Skin Trade

Reviewed by   |  Nov 9, 2017

Tough US cop Nick Cassidy (Lundgren) is determined to bring down renowned Russian crime boss Viktor (Pearlman) no matter the cost. That cost ends up being his family who are wiped out by Viktor in retaliation for the killing of his youngest son. Cassidy swears vengeance and hot foots it to Bangkok where Viktor is hiding out. Here, after some obligatory confusion and a one-on-one fight, Cassidy teams with a local cop (Jaa) who is on a mission to shut down a sex trafficking ring operated by Viktor and his cronies. With the two cops having an enemy in common they go after the seemingly untouchable kingpin with much in the way of carnage, chaos and martial arts clashes ensuing.

A worthy attempt to fuse a serious topic with insane action, ‘Skin Trade’ can’t quite find the right balance between the two but rollicks along on the charisma and fight power of its stars. Human trafficking is an unpleasant subject and using it to frame a full on action film may seem a bit off putting (though it did work for ‘Taken’) but the filmmakers don’t shy away from the unpleasantness of the issue. While the film is by no means a serious examination of the dark topic, ‘Skin Trade’ still features several uncomfortable scenes that deal with the heinous crime. Unfortunately they don’t always sit so well with the bombastic action meaning the film comes off a little seedier than perhaps intended. The mish-mash of storylines don’t always come together smoothly either (hindered by some sloppy editing), there being a bit too much going on that makes proceedings unnecessarily convoluted.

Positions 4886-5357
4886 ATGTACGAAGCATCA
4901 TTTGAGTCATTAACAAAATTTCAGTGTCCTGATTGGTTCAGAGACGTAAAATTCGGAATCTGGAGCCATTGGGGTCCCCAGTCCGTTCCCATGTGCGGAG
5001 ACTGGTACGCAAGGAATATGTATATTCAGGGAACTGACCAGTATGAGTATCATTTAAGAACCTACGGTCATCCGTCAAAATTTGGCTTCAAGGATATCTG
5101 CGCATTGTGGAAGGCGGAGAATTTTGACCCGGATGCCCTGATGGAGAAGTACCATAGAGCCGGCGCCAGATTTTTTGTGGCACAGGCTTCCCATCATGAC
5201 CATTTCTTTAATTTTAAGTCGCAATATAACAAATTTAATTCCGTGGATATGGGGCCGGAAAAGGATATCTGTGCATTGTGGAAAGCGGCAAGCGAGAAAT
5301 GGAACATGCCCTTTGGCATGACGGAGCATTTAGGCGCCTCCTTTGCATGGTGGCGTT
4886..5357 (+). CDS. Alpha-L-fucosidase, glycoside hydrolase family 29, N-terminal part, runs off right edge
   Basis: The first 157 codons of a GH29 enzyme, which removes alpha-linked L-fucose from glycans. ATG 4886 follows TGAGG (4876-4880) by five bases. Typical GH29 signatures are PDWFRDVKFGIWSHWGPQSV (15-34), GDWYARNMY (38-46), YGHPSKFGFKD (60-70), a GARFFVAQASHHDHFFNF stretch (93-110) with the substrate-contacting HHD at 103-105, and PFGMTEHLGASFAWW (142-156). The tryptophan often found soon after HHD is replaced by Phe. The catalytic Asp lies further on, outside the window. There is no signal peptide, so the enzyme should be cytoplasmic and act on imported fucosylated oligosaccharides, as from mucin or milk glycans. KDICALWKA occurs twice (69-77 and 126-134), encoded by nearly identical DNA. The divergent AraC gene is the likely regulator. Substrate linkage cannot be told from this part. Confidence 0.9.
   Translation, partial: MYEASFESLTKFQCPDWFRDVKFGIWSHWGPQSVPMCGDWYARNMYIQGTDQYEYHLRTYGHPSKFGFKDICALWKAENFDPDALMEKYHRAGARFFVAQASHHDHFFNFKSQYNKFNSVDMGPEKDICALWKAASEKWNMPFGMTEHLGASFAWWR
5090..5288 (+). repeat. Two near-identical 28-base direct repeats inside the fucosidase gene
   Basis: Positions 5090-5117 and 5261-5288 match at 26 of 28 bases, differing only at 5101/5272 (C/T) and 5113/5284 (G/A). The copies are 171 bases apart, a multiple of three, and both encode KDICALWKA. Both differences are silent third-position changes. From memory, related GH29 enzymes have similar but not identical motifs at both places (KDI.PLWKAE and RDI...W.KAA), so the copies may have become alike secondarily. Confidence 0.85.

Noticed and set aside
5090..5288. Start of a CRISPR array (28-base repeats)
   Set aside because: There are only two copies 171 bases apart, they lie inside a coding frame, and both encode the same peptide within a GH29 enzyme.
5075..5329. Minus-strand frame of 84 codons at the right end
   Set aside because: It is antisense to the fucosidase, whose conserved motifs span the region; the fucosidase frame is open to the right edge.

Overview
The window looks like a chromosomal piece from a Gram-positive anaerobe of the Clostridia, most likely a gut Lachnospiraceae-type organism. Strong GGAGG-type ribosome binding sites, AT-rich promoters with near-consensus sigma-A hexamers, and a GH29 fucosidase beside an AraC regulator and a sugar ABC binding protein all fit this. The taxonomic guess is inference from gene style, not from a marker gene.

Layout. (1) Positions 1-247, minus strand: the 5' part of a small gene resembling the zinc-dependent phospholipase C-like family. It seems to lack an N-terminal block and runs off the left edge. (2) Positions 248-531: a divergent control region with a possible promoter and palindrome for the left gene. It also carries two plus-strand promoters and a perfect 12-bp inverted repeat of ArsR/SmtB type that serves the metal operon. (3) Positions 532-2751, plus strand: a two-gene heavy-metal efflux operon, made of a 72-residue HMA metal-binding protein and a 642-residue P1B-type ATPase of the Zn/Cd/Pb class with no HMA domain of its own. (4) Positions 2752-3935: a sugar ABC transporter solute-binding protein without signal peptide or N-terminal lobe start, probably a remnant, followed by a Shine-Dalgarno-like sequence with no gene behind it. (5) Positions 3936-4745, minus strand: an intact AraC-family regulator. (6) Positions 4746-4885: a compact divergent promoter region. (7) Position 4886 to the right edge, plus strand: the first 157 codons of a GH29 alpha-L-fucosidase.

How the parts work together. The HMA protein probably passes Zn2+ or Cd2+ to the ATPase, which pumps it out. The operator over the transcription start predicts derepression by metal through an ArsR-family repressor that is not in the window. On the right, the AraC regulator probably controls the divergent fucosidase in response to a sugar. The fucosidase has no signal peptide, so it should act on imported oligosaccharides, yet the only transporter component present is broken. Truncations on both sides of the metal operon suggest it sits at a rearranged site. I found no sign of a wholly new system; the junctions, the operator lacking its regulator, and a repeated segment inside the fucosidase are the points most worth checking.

Thankfully, with a cast that features action legends such as Lundgren, Jaa and Jai White, ‘Skin Trade’ is packed with insane action. Often violent in nature (lots of bloody squibs!) and featuring a surfeit of chases, shoot-outs and explosions the filmmakers utilise their decent budget to sate action fans with a heady number of set-pieces. However, the standouts (and what ultimately lift the film above its flaws) are the two extended Jaa fight scenes: one with Lundgren and another with Jai White. Sustained, viciously choreographed and putting the fight stars through their paces these two epic fights are well executed and full of brutal impact.

Kudos to co-writer/producer Lundgren and his team for attempting to shed light on a dark matter within the framework of an action movie but while the action soars the drama stalls meaning ‘Skin Trade’ doesn’t quite succeed in its well meaning intentions.

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